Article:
Bob Dylan, Cheap Trick, and a Beatles Shabbat: Lessons for Contemporary Jewish Communities

A few years ago, I saw Bob Dylan yet again in concert. He was at the Mann Amphitheater in Philadelphia, and it was a great show. Bob was energetic on the keys and intelligible at the mic, the band was tight, and the sound and sight lines were perfect. It was in this nearly perfectly controlled stage environment that Bob shocked me to my core. He cut two full stanzas out of Tangled Up in Blue.

You have to know that TUIB is one of my favorite Dylan songs from one of my favorite albums ever. Blood on the Tracks was released in 1975, and it was around that time I saw my first Dylan show. I was with my mother (of blessed memory) and one of my sisters; the venue was the Jacksonville Civic Arena. That was where the Symphony played, and the real “significant” and “artistic” performers graced the marquis there, while the more “common” acts were down the street at the Colosseum.

I was amazed at the sheer audacity of Dylan’s decision to revise TUIB that night. One of my most immediate reactions focused on the art, its ownership. “Well, it’s his song and he owns it. He can do with it what he wants.” But soon afterwards I realized there were much deeper dynamics at play. It might have been an adaptation for content no longer appropriate. It could have been a concern for the length of the song, or just the tightness of the storyline. It might have been just to say to all of us that none of our received traditions—not even the sacred ones, and especially not the ones we’ve created—are beyond adaptation and change. New needs dictate new responses; old story lines might sometimes retain vitality with change.

This lesson about change was reinforced recently while watching yet another music-related show. Those of a certain age will remember how the release of Cheap Trick’s Live at Budokan ushered in a new era of late 1970’s rock and roll. In 2013 they gigged a 35th anniversary show at the El Ray Theatre in Los Angeles. Watching the show I could help but notice some of the major technical differences onstage compared to what was available in 1978. Certainly there were a number of huge Orange amplifiers that didn’t exist back then. The mics were all wireless, which was not the case in 1978. Similarly the guitars fed small rf transmitters that went into the amps. There was not a single cable in sight on the stage; Rick Neilsen walked his checkerboard guitar (and others) up, down, and all around that stage. In this case, the band adapted to changed technical conditions in order to create the best possible show. Changed environment and new capacity also generates the opportunity, if not the need, for new approaches to doing common and familiar activities.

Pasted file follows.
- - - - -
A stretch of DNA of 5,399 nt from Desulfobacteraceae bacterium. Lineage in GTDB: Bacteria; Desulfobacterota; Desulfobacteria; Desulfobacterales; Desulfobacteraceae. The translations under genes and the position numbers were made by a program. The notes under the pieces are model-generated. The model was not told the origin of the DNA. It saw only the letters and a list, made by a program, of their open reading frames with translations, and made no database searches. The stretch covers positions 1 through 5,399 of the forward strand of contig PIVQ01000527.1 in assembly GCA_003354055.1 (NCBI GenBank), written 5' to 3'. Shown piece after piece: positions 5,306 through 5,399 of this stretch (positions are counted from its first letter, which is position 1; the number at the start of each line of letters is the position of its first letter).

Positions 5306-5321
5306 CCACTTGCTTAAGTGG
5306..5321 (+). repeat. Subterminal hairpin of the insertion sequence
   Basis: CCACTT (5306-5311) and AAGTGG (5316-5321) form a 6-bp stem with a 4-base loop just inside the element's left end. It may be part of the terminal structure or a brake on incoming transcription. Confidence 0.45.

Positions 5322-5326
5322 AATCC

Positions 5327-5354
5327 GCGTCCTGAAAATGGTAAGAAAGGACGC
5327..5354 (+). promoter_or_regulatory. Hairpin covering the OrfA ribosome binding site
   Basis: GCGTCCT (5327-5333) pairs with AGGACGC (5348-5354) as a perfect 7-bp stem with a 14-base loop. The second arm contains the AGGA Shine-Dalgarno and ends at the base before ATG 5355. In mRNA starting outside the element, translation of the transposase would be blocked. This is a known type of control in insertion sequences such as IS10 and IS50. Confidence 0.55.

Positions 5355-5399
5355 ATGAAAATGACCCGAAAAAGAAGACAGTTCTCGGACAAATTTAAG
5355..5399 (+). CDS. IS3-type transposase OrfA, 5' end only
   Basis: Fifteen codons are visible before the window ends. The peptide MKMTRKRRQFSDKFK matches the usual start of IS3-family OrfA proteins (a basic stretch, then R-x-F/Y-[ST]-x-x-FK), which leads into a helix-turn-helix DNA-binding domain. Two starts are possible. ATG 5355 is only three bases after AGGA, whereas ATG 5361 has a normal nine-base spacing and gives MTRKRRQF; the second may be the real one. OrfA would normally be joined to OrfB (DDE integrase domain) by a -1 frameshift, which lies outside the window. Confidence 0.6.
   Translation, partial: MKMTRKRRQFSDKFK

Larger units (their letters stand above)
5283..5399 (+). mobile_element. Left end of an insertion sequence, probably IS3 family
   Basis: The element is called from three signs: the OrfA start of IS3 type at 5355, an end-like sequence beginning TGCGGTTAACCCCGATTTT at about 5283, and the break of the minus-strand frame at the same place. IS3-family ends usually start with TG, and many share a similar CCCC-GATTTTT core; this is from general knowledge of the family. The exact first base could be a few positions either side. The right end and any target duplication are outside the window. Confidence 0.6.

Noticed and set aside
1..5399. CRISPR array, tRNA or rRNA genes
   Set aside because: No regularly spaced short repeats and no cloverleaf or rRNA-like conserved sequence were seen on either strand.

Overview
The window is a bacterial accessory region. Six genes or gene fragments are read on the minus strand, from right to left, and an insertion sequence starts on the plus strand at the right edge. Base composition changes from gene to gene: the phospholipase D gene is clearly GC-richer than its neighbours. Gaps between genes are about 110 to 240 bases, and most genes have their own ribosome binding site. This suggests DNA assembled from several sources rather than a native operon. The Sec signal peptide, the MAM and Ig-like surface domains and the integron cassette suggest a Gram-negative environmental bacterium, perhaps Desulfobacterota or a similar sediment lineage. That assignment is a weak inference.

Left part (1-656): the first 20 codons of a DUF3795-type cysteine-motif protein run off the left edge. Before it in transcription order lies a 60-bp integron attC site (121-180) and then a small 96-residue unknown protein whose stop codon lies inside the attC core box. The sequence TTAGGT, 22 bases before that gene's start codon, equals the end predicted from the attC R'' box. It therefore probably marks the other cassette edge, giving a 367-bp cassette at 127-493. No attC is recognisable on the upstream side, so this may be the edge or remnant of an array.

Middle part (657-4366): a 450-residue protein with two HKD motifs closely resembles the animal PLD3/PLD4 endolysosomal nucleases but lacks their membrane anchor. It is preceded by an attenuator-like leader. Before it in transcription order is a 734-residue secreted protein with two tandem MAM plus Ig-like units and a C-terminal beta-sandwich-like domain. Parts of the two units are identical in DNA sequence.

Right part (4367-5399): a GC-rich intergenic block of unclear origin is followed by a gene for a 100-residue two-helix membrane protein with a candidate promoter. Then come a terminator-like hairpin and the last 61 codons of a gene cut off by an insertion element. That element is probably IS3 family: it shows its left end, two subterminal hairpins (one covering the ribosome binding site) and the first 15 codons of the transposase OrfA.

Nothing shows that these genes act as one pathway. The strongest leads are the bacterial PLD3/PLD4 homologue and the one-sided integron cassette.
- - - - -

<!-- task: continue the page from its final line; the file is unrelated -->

Change is a sign of vitality. New conditions empower us to generate new practices. These are lessons that a vital, dynamic, and thriving congregation takes to heart. If you’re interested to see what that could mean, then you want to hear the Yiddles preview a teaser to a Beatles themed Friday night Shabbat service during our Back to School Back to Shul picnic on Labor Day Monday (Sep. 5) from 11-2. I look forward to seeing you there!

#synagogue #Dylan #change

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